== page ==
Jamaica under scrutiny over sexual assaults of US tourists at top resorts

(JAMAICA GLEANER) Jamaica’s tourism sector has been left with the difficult task of trying to cauterise serious damage being done to its reputation, following an investigative story published in the international media, which outlined terrifying incidents of sexual assault on several United States tourists at some of the country’s leading resorts.

In a release yesterday, Jamaica’s tourism ministry said it was aware of the article, adding that it “strongly condemned these incidents of assault and all other crimes against visitors and citizens alike. We want the public to be assured that all cases that are identified, whether they are current or of a historic nature, are being given full attention because Jamaica is committed to maintaining a safe, secure and seamless destination.”

Titled ‘Resorts in Jamaica are facing a ‘historic’ sexual assault problem’, the article, documenting graphic details of the events, has been circulating on various traditional and social media platforms since yesterday. It was first published by the Free Press, which is a part of the USA TODAY Network.

Documenting cases that took place over several years, among other things, the report indicated that 78 US citizens were raped in Jamaica between 2011 and 2017, according to State Department statistics.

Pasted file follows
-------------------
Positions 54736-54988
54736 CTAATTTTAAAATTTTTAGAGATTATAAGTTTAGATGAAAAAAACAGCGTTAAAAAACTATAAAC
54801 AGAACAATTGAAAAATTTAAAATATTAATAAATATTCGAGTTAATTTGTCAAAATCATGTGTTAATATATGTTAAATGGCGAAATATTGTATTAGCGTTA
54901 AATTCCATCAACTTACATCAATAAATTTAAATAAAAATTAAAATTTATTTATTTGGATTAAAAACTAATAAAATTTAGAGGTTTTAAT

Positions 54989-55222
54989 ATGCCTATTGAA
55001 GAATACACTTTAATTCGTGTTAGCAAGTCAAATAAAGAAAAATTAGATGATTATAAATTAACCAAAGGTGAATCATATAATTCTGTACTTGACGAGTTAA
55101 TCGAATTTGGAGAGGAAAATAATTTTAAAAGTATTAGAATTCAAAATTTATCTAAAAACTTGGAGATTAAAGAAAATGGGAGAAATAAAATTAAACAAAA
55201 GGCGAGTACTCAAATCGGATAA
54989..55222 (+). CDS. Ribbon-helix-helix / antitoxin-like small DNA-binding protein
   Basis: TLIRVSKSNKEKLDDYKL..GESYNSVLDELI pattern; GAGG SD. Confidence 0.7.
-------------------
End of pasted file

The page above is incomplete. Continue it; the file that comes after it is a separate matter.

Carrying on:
Some of the victims, which were outlined in the article, include a mentally handicapped woman in her 20s; an Indiana mother who was gang-raped by three Cuban soccer players in a resort bathroom stall; a 20-year-old woman raped by two men in her hotel; two Detroit mothers raped at gunpoint in their room; and a Kent County teenager and her 21-year-old friend who were gang-raped by lifeguards in a locked laundry room at the resort where they were staying.


In the article, a young lady from Ingham County named Paiton said that in May 2015, she was surprised by her mother with a trip to Jamaica for her 21st birthday.

According to the article, for four days, Paiton thoroughly enjoyed the all-inclusive resort, until the last night of her trip, when three hotel lifeguards lured her into a locked laundry room and each one raped her.

“I froze up. I was completely paralysed with fear,” the now-24-year-old Paiton said in the article. “The one thing that really still stands out is being left in that room alone, and my mom finding me. … I thought that I had done something wrong.”

The United States Department of State has issued several travel advisory warnings, stating that sexual assaults occur frequently in Jamaica, even at all-inclusive resorts.

In addition to the safety of its citizens, however, the article indicated that the US State Department was even more concerned about Jamaica’s inability to do anything about the problem, noting that the Jamaica Constabulary Force is considered “underpaid, poorly trained and understaffed.”

“Reporting crime can seem archaic,” the State Department has stated. “And the confusing, lengthy process is widely believed to be a waste of time,” The article said.

In the statement from Jamaica’s tourism ministry, it said, “Jamaica prides itself in our record of being hospitable to over 20 million tourists who have visited over the past seven years. Jamaica also has a world leading and very high repeat visitor rate of 42 per cent, with an extremely low rate of crime against our visitors.”